MULTAN: Despite suffering from a debilitating disease like polio, 28-year-old Babar Sultan has dedicated his life to serving differently-abled children. His efforts have been recognised by the district administration which he has regularly assisted in polio drives.
“After searching relentlessly for a job and remaining unsuccessful, I decided to open a school for children around three years ago,” he says. I never wanted another child to face the same difficulties I had encountered while trying to acquire an education, he expresses.
Sultan’s school is located near his home in Shareefpura in Multan district. The total enrolment is 200, out of which 30 students have polio. He says that his mother, who stood by him through thick and thin, was the only support he had in his mission to spread education.
Amna Khatoon, Sultan’s mother, describes her son as an ambitious person who stays motivated and focused, helping others overcome difficulties. “Sultan used to travel hundreds of miles with a non-government organisation (NGO) to collect charity for the school,” she says.
Sultan explains that he initially opened the institute for differently-abled children to instil qualities such as confidence and independence among those living with polio. “Only somebody affected with polio can understand the pain of others suffering from the disease,” he maintains.
It can take a huge toll on a person when society looks upon you with pity. Sometimes people misbehave and insult you for being crippled, he says. “I want to protect these children from internalising these insults,” he states.
The biggest misconception about the polio vaccine is that people think it can cause harm to their children. “Because of these prevalent misconceptions, my parents made the mistake of not having me vaccinated. Therefore, I appeal to everyone to not repeat the mistake my parents made and to have their children regularly vaccinated,” he expresses.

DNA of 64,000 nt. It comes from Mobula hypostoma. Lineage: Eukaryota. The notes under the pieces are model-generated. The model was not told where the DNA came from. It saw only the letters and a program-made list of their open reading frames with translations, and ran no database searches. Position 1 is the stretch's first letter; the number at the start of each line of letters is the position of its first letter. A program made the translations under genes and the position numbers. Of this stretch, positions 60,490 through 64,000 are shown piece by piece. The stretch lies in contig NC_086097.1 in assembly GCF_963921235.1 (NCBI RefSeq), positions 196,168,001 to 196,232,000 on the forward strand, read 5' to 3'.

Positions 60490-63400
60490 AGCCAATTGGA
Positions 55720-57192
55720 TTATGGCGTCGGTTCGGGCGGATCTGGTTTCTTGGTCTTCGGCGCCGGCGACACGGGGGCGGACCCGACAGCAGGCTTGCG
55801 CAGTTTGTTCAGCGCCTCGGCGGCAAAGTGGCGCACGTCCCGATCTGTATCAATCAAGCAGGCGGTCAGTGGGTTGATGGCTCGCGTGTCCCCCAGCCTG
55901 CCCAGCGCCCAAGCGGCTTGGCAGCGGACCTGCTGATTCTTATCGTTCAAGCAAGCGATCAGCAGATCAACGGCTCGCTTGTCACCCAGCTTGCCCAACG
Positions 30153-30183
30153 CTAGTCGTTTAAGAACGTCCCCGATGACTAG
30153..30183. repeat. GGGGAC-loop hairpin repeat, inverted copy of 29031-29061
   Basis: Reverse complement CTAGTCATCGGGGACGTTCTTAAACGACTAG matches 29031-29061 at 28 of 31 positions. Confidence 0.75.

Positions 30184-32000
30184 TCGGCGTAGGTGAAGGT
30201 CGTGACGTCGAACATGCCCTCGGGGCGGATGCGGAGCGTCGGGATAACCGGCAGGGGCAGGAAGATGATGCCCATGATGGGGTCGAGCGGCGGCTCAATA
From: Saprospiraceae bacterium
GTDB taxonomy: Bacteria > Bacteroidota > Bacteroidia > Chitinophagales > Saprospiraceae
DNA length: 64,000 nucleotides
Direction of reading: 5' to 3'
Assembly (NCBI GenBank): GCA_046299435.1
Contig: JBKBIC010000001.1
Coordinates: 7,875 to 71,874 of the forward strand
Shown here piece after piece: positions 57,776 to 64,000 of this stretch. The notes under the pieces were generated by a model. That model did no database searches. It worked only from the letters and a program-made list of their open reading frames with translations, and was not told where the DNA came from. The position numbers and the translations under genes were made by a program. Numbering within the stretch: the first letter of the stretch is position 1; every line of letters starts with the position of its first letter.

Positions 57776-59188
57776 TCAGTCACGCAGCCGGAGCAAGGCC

The children at Sultan’s school consider the man a father figure. Eight-year-old Hamid says, “Sir tells me that I am not disabled. He tells me that I can achieve anything I can dream of by educating myself,” he says.
In addition to the work Sultan does with the school, he has also lent a hand in assisting the district administration in anti-polio campaigns that are regularly carried out in the district. He clarifies that his motive for doing so is not to obtain any monetary compensation, but to create awareness among the people.
The school owner explains that anti-polio campaigns are carried out every month. During these drives, Sultan cooperates with teams from the health department and the district government so that other people can see the debilitating aftermath of refusing the vaccine up close.
Multan Health Department DHO Dr Zafar Abbas voiced his appreciation for Sultan’s efforts to create awareness. He persuades parents to have their children inoculated for the disease. “He is a role model for all those who think their disability is an obstacle in achieving their goals and dreams,” he maintains.
He reveals that in the most recent polio campaign, which concluded in the district on Saturday, 851,987 children under five-years-old were immunised against the disease, while the target was 896,828. He adds that around 95% of the target was achieved with 2,240 polio teams and 37 mobile teams.
The remaining 44,000 children who were missed will be vaccinated in the follow-up campaign, he adds.
Published in The Express Tribune, June 25th, 2019.
Comments are moderated and generally will be posted if they are on-topic and not abusive.
For more information, please see our Comments FAQ